Search
Question: normalisation of count data
0
gravatar for sara.beier
6 days ago by
sara.beier0
sara.beier0 wrote:

Hello

I am using both the normMatrix and the controlGenes option in DeSeq to create size Factors in a RNA-Seq time series experiment to test against changes against T0 using the LRT-test.

If working with a full dataset and a second dataset containing count data only for a subset of genes (though the same genes are indicated in both cases for the controlGene option), as expected, the normalization Factors stay the same for those genes being present in both, the full dataset and the subset. Also the baseMean in the result files is equal for genes being present in both datasets, I however was surprised to see that the log2FoldChange values against T0 change slightly. Shouldn't these values be constant for a specific gene, if both the raw count data and the normalization Factors for this gene are constant, independent from the presence of other genes in the database? Can somebody explain this to me?

thanks in advance,

Sara

ADD COMMENTlink modified 6 days ago by Ryan C. Thompson6.5k • written 6 days ago by sara.beier0
0
gravatar for Ryan C. Thompson
6 days ago by
The Scripps Research Institute, La Jolla, CA
Ryan C. Thompson6.5k wrote:

If you were fitting a linear model, the log fold changes would be identical. However, in a negative binomial GLM, the calculation of log fold changes depends on the estimated dispersion parameter, which depends on other genes. You might consider subsetting your genes after dispersion estimation, which will ensure that you are using the same dispersion estimates for both cases. This is usually the better way to go about things anyway, since using more genes for dispersion estimation yields a more robust trend. (The exception would be genes that you discard for being outliers, since they might distort the dispersion trend.)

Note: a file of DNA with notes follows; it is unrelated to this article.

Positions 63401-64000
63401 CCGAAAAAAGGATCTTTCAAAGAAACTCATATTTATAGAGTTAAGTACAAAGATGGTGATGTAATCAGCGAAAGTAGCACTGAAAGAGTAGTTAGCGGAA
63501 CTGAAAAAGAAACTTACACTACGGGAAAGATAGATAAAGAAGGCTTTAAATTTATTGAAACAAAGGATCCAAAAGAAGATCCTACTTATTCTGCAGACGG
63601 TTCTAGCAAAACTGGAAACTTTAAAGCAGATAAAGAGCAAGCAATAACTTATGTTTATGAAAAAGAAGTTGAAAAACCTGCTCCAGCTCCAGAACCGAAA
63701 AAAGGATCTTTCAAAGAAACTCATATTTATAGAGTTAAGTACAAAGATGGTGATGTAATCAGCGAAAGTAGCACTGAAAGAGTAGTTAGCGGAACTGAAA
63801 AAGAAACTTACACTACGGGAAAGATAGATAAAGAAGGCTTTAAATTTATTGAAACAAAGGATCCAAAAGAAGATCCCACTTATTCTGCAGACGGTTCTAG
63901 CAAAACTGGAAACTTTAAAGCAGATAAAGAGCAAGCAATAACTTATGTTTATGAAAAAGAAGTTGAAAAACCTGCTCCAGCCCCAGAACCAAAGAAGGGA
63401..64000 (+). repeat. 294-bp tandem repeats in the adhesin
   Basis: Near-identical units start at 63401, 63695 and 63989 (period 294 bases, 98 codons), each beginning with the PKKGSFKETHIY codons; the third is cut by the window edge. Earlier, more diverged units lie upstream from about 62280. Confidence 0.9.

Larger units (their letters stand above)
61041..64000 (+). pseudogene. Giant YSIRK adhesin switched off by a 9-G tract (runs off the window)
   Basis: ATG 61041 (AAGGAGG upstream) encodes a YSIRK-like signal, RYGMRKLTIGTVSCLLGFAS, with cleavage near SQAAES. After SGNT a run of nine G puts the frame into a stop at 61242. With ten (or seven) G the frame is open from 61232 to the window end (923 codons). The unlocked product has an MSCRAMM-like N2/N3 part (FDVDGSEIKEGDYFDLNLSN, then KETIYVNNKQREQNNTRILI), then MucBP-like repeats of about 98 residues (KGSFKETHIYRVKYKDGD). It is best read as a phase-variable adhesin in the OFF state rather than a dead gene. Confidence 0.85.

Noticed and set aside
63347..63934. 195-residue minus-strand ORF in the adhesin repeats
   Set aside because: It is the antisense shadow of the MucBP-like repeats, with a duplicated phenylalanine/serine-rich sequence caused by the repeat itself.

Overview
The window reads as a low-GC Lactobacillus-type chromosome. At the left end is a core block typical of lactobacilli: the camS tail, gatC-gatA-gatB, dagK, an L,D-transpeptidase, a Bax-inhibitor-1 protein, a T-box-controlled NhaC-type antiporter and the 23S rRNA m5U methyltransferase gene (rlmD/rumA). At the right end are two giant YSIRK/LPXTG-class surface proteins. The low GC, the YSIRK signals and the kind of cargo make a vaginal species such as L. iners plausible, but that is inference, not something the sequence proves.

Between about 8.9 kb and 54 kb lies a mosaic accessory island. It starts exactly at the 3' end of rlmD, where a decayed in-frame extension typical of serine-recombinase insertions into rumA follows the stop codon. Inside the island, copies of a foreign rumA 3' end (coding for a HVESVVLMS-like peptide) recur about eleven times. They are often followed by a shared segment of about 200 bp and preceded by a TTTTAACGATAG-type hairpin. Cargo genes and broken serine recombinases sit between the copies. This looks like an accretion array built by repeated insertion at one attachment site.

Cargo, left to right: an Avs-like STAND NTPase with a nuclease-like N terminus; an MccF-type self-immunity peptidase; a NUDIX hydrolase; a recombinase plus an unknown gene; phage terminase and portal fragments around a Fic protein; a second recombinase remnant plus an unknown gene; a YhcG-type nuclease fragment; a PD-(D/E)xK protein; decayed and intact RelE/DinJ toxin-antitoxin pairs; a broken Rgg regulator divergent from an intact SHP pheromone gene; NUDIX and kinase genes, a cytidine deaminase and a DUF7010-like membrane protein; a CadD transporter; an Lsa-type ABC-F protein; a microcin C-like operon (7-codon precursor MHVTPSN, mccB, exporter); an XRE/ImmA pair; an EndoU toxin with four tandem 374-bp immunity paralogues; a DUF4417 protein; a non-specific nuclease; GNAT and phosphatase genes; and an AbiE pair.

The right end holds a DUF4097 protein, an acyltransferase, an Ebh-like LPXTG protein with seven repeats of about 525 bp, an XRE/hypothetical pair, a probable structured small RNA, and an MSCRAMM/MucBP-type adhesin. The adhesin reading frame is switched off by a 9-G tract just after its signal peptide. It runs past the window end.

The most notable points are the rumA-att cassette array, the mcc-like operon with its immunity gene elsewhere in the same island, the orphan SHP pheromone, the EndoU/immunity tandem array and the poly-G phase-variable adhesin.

ADD COMMENTlink written 6 days ago by Ryan C. Thompson6.5k

Agree with Ryan. One details is that dispersion outliers shouldn’t affect the dispersion trend because the trend is iteratively fit while excluding genes that are outliers. This procedure of DESeq2 goes back to the DESeq method for fitting the trend using a gamma GLM. If it doesn’t converge after 10 iterations it quits and uses loess.

ADD REPLYlink written 2 days ago by Michael Love17k
Please log in to add an answer.

Help
Access

Use of this site constitutes acceptance of our User Agreement and Privacy Policy.
Powered by Biostar version 2.2.0
Traffic: 188 users visited in the last hour